Celebrate Community Land Week
Community groups across Scotland are holding events from 10 to 18 August to celebrate Community Land Week.
Forty-five projects are taking part in the week-long celebration of all things community ownership this year -- three times as many as in 2018!
Projects celebrating Community Land Week include Lews Castle Grounds in Stornoway in the Western Isles, the new Iona Village Hall where construction has just begun, new Passivhaus standard energy efficient homes which will be affordable homes in Closeburn, and the arts and crafts centre in Sanquhar both in Dumfries & Galloway, and Fittie Community Hall beside Aberdeen Harbour.
The Scottish Rural Network will be highlighting Community Land Week on our social media channels, through the website and our newsletter during the celebrations. Members of the team will also be taking part in a couple of events. Lorraine and Norette will be at the Pairc Trust house warming event on 14 August, while Kirsty will be heading to the Lochcarron Community Development Company Volunteer Celebration on 16 August. Follow us @scotruralnet on Twitter, check out our Facebook page or follow us @scottishruralnetwork on Instagram.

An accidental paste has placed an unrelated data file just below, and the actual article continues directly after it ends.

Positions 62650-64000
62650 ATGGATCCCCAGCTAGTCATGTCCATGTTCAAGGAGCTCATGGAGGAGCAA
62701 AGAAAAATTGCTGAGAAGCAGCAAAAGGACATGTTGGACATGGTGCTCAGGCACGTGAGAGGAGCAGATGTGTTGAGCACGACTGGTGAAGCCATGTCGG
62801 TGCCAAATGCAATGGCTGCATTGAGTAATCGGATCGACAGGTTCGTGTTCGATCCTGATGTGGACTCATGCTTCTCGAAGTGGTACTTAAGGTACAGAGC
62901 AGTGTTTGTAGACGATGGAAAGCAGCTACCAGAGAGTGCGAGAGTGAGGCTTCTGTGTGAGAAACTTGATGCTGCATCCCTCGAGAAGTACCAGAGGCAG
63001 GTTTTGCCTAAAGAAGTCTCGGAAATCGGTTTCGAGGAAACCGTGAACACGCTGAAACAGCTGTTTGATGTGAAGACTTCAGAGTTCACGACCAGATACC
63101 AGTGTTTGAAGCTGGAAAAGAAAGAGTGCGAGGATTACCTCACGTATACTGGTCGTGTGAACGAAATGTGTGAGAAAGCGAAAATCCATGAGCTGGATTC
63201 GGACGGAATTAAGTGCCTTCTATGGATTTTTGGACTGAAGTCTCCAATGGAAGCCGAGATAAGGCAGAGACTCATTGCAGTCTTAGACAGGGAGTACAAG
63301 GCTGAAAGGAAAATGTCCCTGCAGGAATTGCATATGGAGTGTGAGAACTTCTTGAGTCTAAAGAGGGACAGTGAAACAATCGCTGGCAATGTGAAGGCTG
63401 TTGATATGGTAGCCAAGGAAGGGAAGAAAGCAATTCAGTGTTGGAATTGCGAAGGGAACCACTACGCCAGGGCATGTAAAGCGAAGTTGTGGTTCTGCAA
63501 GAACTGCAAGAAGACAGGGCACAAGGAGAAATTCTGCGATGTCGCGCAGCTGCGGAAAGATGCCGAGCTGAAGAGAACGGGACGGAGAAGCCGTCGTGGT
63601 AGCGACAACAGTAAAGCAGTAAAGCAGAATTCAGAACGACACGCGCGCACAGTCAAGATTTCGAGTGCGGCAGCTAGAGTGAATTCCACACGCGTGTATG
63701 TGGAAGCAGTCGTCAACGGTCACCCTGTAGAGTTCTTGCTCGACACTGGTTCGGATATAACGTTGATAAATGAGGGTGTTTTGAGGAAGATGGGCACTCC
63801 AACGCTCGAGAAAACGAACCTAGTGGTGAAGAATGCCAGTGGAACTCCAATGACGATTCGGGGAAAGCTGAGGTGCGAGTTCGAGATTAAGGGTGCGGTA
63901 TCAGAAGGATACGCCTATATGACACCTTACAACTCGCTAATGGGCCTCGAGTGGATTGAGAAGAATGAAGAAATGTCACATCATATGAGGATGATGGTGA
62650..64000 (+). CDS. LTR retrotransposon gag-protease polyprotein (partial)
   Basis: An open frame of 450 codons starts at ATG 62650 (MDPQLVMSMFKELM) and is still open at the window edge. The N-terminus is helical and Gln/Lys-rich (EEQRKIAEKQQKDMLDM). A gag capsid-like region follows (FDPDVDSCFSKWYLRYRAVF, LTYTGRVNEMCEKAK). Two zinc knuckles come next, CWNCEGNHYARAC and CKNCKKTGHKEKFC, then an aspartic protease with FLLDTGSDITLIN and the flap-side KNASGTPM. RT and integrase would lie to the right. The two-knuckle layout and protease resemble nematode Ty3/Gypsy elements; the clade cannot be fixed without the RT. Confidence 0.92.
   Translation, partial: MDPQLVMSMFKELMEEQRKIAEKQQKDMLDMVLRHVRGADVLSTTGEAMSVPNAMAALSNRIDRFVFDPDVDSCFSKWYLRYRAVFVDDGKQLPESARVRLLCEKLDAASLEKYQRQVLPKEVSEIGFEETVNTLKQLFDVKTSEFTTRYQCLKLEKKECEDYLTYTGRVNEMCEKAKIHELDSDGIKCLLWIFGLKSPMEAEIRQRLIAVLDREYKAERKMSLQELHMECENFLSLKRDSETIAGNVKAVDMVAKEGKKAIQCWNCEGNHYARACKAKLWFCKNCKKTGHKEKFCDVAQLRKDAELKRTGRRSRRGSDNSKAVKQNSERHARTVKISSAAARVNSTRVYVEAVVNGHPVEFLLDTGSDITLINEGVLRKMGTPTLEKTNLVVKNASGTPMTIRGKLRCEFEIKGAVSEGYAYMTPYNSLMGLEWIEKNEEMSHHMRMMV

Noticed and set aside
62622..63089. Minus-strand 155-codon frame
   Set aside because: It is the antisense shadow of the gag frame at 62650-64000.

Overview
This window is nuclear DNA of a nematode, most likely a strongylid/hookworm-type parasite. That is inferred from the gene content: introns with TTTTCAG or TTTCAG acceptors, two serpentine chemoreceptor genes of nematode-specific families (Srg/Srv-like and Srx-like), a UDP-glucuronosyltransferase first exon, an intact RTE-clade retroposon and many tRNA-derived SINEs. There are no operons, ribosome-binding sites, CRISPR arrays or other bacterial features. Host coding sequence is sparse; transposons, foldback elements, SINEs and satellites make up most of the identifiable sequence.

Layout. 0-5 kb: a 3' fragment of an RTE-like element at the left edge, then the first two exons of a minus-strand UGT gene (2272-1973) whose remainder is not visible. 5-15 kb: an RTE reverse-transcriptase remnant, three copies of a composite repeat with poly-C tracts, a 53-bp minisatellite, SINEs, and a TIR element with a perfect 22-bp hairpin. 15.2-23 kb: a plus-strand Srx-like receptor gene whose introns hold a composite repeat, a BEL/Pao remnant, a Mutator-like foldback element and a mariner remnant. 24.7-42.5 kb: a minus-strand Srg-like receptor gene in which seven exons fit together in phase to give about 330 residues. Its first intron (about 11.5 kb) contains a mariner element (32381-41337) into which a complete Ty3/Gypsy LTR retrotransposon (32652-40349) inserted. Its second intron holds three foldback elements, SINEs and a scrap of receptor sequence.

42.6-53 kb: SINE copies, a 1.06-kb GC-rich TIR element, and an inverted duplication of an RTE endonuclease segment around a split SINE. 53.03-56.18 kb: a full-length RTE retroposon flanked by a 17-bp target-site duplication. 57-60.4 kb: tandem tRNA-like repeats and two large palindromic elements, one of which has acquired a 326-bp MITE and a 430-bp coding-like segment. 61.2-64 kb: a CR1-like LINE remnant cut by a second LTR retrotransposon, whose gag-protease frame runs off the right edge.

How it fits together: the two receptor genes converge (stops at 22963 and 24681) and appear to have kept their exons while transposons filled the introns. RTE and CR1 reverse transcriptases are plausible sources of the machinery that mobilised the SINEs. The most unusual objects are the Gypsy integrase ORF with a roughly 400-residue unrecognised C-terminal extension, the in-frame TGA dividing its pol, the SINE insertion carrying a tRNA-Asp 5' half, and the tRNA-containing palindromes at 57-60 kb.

Community Land Week is run by Community Land Scotland (CLS) in partnership with Scottish Government.
Linsay Chalmers, Development Manager Community Land Scotland said:
"When communities purchase the land on which their people live and work, they have the tools to reinvigorate their areas and improve the prospects of future generations.
"This week of celebration is justly deserved. A huge number of people across diverse areas of Scotland have put in enormous effort to get to this point. Community land purchase is the start of a long journey often to reverse many years of decline. The purchase quickly stimulates confidence which empowers communities to develop economic opportunities, enable the development of vital housing, building on a growing awareness of environment and heritage to enliven the social life of its people. We also want to show case how it can be done to potential new groups.
"It’s often a crisis which triggers interest in the community land purchase. It could be because young people are migrating away from rural areas of Scotland seeking affordable housing or employment elsewhere – where a project could generate jobs and develop new homes. This has happened successfully at Machrihanish, where over 220 jobs have resulted from the community purchase of the land which has become an airport and business park. It could be the need to save vital services such as shops or community space, to bring life back to failing town centres or to create much needed green in densely populated urban areas."